“A clam dredged up off the coast of Iceland is thought to have been the longest-lived animal discovered. Scientists said the mollusk, an ocean quahog clam, was aged between 405 and 410 years and could offer insights into the secrets of longevity.”
Transcript of How I lived to be 405.
By Ming the Clam
People want to know how I lived so long. Is it good genes? Is it luck? Well, I’ll get to that in a second. But first I’d just like to say thanks to Simon and Schuster for their very generous book deal. It’ll be written posthumously of course but I wanted to tell my story. Hopefully--and Oprah, I hope you are listening—it will be a source of inspiration to many readers.
OK. Living to 405 years old is extremely hard work. And by that I mean you have to learn to blend in and keep your mouth shut. Believe me, that’s much harder than it sounds. You live to be 405 by keeping steady under pressure and avoiding extremes. That also means avoiding religion. You just can’t live to be 405 when you’re running around as God’s chosen instrument. I’m just trying to help. You don’t want to stick your neck out too far because a fish or some other predator may saw it off. I’m 405. And I crushed the previous known age record, which was 220 years, so I know what I’m talking about here. And what we’re not talking about is how to live an interesting or memorable life. Those things are overrated anyway, as far as I am concerned. I’m a clam. What do you want?
I was four hundred and five years old. Just think about that for a second. They named me Ming after the Chinese dynasty in power when it was born. OK, fine. I’m Ming the clam and I was alive when Shakespeare was writing plays. New York City didn’t even exist. Internal combustion, steel, and plastics were still hundreds of years off when I was born. People sailed around in wooden ships, died from plague, and, when they weren’t dying, generally wished they were dead. I’m not sure if things have improved all that much but, for some reason, you want to live longer. OK, fine. That’s what I’m here for.
If I may be truthful, things were better back then. I mean for clams, not for people. Oh, sure, I know what you’re thinking: here’s another crusty old mollusk railing against modern society. OK, fine, but my words also carry a certain weight. I’m 405. How old are you? I’ve spent many a decade hearkening back on how clean the water used to be. There was no oil and hardly a whiff of refuse. But today? Things have gotten so dirty I’m glad they dredged me up and killed me by sectioning off my shell and examining me. It was time. I had a good run. I’m not bitter.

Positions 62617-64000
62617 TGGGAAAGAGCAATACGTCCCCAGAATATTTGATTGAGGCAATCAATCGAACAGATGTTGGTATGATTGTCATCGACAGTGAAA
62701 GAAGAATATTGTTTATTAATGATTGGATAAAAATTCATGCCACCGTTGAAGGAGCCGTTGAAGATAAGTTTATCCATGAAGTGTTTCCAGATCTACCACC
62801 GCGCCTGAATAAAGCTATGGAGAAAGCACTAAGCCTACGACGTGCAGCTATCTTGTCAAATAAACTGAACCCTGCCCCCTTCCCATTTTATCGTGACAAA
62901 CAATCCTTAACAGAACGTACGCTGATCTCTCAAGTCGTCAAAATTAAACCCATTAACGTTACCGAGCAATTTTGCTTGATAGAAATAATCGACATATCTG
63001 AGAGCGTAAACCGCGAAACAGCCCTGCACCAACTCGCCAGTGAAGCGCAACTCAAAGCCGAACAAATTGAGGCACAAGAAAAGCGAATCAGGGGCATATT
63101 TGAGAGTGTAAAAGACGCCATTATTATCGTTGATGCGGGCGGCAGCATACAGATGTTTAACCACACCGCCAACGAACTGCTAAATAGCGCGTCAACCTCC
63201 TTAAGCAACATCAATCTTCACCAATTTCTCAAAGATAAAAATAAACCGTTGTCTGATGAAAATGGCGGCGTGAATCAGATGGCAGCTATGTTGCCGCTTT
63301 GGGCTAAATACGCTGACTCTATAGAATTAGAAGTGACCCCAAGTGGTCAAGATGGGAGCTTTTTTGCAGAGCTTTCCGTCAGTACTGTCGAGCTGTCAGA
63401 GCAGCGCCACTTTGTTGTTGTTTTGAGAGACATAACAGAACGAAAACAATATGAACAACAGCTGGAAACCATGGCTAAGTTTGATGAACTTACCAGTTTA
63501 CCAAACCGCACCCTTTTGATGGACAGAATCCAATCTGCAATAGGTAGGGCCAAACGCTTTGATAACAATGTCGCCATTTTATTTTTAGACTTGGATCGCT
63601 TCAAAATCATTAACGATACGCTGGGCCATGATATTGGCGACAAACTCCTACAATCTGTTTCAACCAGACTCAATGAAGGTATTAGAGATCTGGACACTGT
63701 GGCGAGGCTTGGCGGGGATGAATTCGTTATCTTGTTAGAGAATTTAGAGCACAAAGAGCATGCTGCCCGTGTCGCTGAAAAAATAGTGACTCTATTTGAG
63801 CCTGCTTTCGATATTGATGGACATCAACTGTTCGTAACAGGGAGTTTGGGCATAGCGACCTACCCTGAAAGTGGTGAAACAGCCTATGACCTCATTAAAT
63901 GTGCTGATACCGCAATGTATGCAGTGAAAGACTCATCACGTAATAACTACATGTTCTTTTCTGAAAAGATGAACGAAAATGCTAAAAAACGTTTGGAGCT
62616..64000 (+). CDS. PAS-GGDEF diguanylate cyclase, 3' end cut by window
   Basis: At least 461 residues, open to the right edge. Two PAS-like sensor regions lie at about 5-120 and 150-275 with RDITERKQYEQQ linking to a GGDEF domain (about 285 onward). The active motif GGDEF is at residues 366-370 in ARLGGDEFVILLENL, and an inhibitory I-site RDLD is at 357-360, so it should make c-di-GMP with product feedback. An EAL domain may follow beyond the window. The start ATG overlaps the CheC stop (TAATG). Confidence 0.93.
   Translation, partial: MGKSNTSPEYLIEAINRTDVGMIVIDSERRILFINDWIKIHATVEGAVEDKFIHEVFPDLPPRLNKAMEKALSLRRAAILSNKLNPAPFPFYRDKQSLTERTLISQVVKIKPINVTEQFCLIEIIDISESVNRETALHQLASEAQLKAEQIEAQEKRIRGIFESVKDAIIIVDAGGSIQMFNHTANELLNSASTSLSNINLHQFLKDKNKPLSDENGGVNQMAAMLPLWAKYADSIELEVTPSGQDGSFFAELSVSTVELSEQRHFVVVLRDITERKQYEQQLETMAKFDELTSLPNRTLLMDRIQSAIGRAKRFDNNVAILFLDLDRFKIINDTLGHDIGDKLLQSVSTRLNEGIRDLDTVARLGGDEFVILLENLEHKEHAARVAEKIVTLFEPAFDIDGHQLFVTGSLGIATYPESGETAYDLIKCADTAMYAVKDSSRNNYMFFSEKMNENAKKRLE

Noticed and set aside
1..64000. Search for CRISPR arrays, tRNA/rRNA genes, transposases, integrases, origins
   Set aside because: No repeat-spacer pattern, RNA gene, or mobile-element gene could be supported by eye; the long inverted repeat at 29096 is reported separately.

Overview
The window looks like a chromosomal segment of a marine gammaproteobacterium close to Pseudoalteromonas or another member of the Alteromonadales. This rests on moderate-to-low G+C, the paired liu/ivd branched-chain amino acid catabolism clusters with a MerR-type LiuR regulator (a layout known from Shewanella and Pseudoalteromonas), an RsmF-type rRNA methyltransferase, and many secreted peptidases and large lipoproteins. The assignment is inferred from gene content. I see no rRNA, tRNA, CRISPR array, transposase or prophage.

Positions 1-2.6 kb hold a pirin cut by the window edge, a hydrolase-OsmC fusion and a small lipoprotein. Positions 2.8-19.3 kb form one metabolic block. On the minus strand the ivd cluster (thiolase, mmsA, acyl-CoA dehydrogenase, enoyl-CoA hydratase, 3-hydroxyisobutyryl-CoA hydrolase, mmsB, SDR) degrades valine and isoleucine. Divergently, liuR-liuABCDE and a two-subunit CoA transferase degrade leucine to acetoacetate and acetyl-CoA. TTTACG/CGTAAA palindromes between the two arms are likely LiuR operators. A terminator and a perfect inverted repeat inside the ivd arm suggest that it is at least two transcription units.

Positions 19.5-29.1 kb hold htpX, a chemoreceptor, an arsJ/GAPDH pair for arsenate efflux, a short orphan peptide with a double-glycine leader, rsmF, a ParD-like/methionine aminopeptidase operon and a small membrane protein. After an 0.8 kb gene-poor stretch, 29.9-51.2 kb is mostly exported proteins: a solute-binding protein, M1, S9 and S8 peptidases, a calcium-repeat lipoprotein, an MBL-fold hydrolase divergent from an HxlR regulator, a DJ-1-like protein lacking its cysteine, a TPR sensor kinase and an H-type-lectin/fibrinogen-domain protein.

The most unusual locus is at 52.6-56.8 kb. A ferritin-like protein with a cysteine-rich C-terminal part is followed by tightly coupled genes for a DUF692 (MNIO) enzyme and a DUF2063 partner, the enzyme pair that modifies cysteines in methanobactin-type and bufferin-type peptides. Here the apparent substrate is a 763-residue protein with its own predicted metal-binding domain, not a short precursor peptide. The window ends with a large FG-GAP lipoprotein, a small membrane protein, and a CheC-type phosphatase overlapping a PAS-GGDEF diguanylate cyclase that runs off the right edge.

But how do you live to be 405? It’s not about the money. Clams don’t care about money. My book deal isn’t about the money, what would I do with it anyway? I’m dead. All of the proceeds are going to Help the Aged, a UK based charity, dedicated to studying quahog longevity. I guess you could say they want to know what made me tick. Or, how I was able to keep ticking for so long. Well, I’d still be ticking if I hadn’t been dredged up and sectioned off. Maybe there’s a lesson there. Don’t get dredged. Ah, but the point I was trying to make is this: there’s more to life than money. Believe me, I heard every cliché in the book. I know them all. But that one was around before me and I think it’s true.
I had a nice life down there on the seabed. I had my friends, my family and my health. What else could I ask for? That’s how you live to be 405: enjoy what you have. It’s another cliché but it’s true. We clams never venture very far. Everything we need is right there. You can’t live to be 405 by worrying about everything all the time. What ever is going to happen is going to happen and you can’t control it. One day I was a clam at the bottom of the ocean. The next I was dredged and now I am dead. You just have to roll with it, OK?
I try to make the best of it. It’s not so bad being dead. Truthfully I was a little bored after 405 years. I had been eating the same food since Guy Fawkes. I’m not bitter. I’m here to help. Just read my book, and heed my warnings. All glory is fleeting. Beware the ides of March. And you can, really, have too much of a good thing. Take frosting for example. It’s a good thing, but if you eat a whole can you’ll wish you were dead. Sometimes I wished I was dead, and now I am. Beware what you wish for. I mean, my god, sometimes I just thought, enough already. But I’m not bitter. I’m dead but not bitter. I’ll be honest, you do a lot of thinking when you spend 405 years on the bottom of the ocean, I’ve got a lot to say and it’ll all be in my book, I promise. But I’ll tell you this much: I never thought I’d end up here. Life is a crazy thing.
OK, I’d better close. It’s hard not to be cynical, but try your best. And relax. OK? You only get so many heartbeats in a lifetime. Try not to waste them on things you don’t really understand or can’t control. Why is everyone worried about what god wants them to do? How much trouble has that caused? You don’t live to be 405 by guessing someone else’s plans. That much I know for sure. Just do the best you can, and let life come to you. You have to let life come to you when you’re a clam, but there’s a lesson there. We have a saying back where I come from: pondering divine intentions is a good way to get your neck sawed off by a fish. Think about it. And be kind.